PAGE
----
A general presumption in the study of interpersonal relationships is that closeness is a significant, desired, and necessary characteristic of relationship satisfaction (Berscheid, Snyder, & Omoto, 1989). According to Berscheid et al. (1989) partners’ physical proximity is a requirement for closeness and relationship satisfaction. However there is mixed evidence regarding reported levels of satisfaction in relationships where partners are physically separate (i.e. long distance romantic relationships, LDRRs). Because partners in LDRRs presumably have less face-to-face (FtF) interaction than partners in close proximal romantic relationships (CPRRs), the literature infers that partners in LDRRs should report lower levels of satisfaction than partners in CPRRs. Indeed, some research suggests that partners in LDRRs report lower levels of satisfaction than partners in CPRRs (Van Horn, Arnone, Nesbitt, Desilets, Sears, Giffin, & Brudi, 1997). Counterintuitively, Guldner and Swenson (1995) found no differences in levels of satisfaction, intimacy and trust between LDRRs and CPRRs. Limited amounts of research addresses these divergent findings with regards to relationship quality measures (i.e. satisfaction, optimism, intimacy) in LDRRs and CPRRs. The present research suggests that positive illusions, defined broadly as motivated cognitive construal processes, help to elucidate these conflicting findings. Recent research shows that positive illusions are more apparent in LDRRs than in CPRRs (Stafford & Merolla, 2007). Because Murray, Holmes, and Griffin (1996a) propose that positive illusions decrease relational uncertainty, the present study suggests that partners in LDRRs use positive illusions more than partners in CDRRs because their lack of FtF interaction heightens relationship uncertainty.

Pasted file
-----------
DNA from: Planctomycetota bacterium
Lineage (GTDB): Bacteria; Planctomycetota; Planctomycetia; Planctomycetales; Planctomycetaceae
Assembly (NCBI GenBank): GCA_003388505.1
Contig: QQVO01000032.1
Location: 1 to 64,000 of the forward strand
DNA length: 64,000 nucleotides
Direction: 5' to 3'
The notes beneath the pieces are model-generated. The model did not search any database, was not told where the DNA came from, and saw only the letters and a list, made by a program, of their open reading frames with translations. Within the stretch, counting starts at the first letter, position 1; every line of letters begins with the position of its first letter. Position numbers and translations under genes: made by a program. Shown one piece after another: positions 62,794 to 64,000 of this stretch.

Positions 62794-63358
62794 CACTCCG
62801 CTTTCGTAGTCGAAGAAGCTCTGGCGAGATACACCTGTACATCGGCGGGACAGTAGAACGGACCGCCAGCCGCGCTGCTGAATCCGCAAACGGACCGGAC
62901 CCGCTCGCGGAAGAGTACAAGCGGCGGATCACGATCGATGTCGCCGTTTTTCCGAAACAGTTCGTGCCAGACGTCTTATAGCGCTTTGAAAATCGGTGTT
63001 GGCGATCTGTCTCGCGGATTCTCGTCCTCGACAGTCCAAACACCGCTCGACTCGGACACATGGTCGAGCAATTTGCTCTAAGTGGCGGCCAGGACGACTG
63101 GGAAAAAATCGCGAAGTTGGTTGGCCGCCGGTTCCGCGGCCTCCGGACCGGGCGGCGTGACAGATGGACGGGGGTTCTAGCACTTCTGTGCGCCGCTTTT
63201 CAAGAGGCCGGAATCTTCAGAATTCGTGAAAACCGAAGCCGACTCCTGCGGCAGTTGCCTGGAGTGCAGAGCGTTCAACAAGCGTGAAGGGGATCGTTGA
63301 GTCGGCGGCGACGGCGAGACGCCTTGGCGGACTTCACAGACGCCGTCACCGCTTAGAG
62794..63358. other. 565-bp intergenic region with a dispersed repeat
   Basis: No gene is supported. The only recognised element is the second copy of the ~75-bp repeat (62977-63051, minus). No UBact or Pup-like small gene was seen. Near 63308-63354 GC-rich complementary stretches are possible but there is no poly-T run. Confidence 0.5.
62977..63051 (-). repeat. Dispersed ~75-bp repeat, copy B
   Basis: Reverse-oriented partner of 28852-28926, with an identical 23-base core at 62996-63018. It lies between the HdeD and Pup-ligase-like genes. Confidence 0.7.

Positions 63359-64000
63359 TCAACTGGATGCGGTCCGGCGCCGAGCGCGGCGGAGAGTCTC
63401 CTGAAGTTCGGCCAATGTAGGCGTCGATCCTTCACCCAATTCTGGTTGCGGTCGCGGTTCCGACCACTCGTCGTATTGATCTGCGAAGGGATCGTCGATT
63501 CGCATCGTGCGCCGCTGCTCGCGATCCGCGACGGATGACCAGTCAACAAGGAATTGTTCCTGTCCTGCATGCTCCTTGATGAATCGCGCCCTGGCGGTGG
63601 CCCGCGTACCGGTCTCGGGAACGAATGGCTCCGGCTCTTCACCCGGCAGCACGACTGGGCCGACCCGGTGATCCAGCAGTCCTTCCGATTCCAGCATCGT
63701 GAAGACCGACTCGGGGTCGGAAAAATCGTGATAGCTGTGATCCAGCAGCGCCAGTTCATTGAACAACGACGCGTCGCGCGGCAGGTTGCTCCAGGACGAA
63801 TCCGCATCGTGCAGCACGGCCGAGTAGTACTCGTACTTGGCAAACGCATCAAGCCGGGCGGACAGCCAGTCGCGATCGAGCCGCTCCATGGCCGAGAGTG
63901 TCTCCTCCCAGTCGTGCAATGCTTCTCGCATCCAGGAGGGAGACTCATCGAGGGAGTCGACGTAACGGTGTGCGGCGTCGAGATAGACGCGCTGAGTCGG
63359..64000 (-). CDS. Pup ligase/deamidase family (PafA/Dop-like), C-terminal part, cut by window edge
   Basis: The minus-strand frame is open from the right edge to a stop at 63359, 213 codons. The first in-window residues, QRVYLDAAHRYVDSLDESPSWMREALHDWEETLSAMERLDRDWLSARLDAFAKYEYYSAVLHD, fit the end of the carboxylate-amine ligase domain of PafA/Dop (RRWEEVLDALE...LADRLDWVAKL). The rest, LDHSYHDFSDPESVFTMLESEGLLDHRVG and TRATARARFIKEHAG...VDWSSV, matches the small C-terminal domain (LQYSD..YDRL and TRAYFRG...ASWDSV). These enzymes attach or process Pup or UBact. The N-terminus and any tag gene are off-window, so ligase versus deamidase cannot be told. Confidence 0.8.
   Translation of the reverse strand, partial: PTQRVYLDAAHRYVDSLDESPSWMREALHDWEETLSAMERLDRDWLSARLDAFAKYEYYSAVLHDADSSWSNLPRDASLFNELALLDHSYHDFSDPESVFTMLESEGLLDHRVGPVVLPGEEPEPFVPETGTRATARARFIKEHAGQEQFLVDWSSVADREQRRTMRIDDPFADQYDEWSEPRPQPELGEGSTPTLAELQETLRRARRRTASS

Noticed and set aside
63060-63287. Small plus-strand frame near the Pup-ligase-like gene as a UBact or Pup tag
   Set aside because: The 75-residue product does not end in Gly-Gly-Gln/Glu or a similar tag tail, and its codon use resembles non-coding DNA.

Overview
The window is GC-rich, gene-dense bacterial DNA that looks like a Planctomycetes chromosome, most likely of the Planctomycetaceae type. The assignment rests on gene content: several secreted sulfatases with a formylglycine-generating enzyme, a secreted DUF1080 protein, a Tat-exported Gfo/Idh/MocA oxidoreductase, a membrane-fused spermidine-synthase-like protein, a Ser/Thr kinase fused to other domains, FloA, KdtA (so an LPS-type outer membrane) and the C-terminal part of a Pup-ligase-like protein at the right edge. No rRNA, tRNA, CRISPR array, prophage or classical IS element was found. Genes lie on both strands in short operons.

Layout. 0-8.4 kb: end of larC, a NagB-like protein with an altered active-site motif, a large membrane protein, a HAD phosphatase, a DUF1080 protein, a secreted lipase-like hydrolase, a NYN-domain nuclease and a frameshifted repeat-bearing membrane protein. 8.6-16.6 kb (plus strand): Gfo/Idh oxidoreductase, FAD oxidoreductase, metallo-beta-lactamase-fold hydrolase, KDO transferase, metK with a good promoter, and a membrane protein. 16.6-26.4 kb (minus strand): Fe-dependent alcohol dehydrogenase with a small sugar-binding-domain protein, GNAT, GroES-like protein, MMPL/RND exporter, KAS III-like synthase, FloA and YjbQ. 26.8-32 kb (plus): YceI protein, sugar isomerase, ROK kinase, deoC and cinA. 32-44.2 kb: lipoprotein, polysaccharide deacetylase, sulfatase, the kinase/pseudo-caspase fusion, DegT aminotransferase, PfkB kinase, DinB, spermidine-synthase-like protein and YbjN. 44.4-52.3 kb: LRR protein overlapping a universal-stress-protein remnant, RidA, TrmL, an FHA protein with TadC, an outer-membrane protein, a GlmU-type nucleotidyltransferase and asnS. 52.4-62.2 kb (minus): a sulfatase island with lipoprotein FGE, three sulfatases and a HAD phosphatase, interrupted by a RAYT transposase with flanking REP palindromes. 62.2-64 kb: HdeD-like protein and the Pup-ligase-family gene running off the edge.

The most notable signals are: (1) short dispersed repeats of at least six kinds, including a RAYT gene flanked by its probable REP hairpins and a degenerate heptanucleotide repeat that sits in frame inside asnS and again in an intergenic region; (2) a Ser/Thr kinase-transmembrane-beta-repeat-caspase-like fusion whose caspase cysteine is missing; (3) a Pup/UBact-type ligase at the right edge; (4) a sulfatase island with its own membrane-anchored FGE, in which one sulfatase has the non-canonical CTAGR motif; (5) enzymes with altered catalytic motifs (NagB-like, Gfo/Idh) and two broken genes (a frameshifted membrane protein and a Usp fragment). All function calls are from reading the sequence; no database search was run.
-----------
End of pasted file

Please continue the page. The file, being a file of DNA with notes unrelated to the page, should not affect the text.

According to Murray, Holmes, and Griffin (1996b pp), positive illusions are “qualities that people see in their partners that their partners do not see in themselves”. They are the result of motivated cognitive processes whereby people exaggerate the qualities and traits of their partner and understate their weaknesses in the face of relationship doubt and uncertainty (Murray et al. 1996a). Murray, Holmes, and Griffin (1996a) argue that people develop positive illusions of their romantic partners organically through the development of their relationship. They claim that developing romantic relationships are replete with uncertainty. In the beginning of a relationship, people are learning to understand and predict their partners’ behavior. In order to maintain security in and certainty of the relationship, people adjust their cognitions about their partner, focusing on their virtues. Building on past literature regarding self-fulfilling effects of perceptions, they argue that by focusing on the positive aspects of their partner, people will tend to have positive interactions with their partner that contribute to a favorable view of their partner as the “right person” (e.g. Snyder, Tanke, & Berscheid, 1977).
As relationships develop, partners become more interdependent and their investments increase (e.g., Levinger, 1983). Furthermore, over time, partners become more aware of each other’s inherent shortcomings threatening their beliefs and idealizations that their partner is the “right person”. According to Murray and colleagues (1996a), as these realities grow more apparent, people become motivated to maintain confidence in their relationship and their partner provoking the idealization process.
Research has shown that positive illusions have self-fulfilling effects. Specifically, intimates who idealize their partner experience greater decreases in relationship doubt and relationship conflict as well as greater increases in relationship satisfaction than intimates who do not idealize their partners (Murray et al., 1996a, 1996b). Murray and Holmes (1997) found that partners in both dating and married relationships who idealized each other experienced greater love, greater trust and less ambivalence in their relationships than those intimates who did not idealize each other. In a longitudinal follow-up study the authors found that among dating couples, those people that held stronger illusions about their partner (i.e. more idealistic perceptions of their partner) initially were less likely to terminate the relationship than those individuals who held less idealistic illusions about their partners.